November Gardening Advice 2019

We know it’s getting cold outside, our cars are freezing over making the morning commute that extra bit harder, we’re grabbing that extra layer and then regretting it when we are warm in the afternoon. It may be cold but don’t let that deter you out of your gardens and abandon them when they need you the most. Once again we are back with our top 5 hedging jobs for the month and also with some information about bonfire safety!

Top 5 hedging jobs for November

  1. Check tree stakes and ties are secure and will withstand the upcoming winter weather
  2. Pruning and renovation of many deciduous trees, shrubs and hedges can be carried out from now throughout the dormant season.
  3. Plant bare root plants promptly before they dry out
  4. Now is a good time to transplant any trees or shrubs growing in unsuitable positions.
  5. Place fallen leaves on the compost heap or separate pens for rotting down into leaf mould.

Remember, remember the 5th November… and remember the wildlife!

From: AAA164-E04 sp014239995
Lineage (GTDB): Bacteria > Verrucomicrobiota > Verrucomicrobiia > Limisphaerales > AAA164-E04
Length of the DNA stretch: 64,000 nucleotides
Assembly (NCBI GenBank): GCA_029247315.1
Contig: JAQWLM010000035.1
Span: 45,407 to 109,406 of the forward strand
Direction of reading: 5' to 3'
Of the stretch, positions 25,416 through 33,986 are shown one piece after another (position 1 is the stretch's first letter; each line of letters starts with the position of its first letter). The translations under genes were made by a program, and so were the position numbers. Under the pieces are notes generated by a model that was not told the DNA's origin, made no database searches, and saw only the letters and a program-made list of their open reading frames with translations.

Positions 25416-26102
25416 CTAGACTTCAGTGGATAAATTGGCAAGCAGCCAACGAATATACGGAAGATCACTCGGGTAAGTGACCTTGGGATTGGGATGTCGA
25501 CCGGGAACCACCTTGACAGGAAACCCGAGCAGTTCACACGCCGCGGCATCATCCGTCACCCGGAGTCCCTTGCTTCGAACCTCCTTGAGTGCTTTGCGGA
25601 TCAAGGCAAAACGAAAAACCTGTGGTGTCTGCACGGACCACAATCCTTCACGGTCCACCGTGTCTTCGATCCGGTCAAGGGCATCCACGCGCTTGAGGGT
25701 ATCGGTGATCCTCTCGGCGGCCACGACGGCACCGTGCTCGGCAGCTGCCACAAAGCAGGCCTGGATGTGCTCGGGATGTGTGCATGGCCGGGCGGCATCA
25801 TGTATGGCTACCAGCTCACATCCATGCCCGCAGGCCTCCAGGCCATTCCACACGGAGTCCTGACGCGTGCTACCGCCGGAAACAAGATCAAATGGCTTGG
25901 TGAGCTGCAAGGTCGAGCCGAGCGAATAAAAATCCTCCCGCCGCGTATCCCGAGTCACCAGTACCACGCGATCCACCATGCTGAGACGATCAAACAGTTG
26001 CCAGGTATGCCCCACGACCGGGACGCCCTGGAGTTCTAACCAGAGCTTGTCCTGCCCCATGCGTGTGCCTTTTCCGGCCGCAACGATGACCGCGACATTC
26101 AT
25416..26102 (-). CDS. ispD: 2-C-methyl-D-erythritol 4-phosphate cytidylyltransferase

Bonfire night is a great tradition that brings the family together whilst we watch beautiful displays light up in the sky and we warm our hands on the crackling bonfire. We have a few tips to help keep you, your family and the local wildlife safe this bonfire weekend.


Hedgehogs love bonfires, they see them as one big shelter for them. Check… and check again! So make sure you thoroughly check your bonfire before lighting. Divert toads, frogs and newts away from the bonfire by creating small piles of leaves and logs as alternative shelter.

hedgehog in autumn

Bonfire Uses

Don’t burn it all- Leave some dead wood and old leaves as habitat piles for wildlife. Make sure the bonfire is out, or safe before leaving it – a large bonfire will produce a pile of ash that could be hot for days afterwards, potentially harming wildlife.


Keep fireworks away from trees and hedgerows to minimise the disturbance of birds in nest boxes and animals.

Do not pin Catherine wheels to trees and try to set them off in an open area, attach them to fence posts or stakes in the ground instead.

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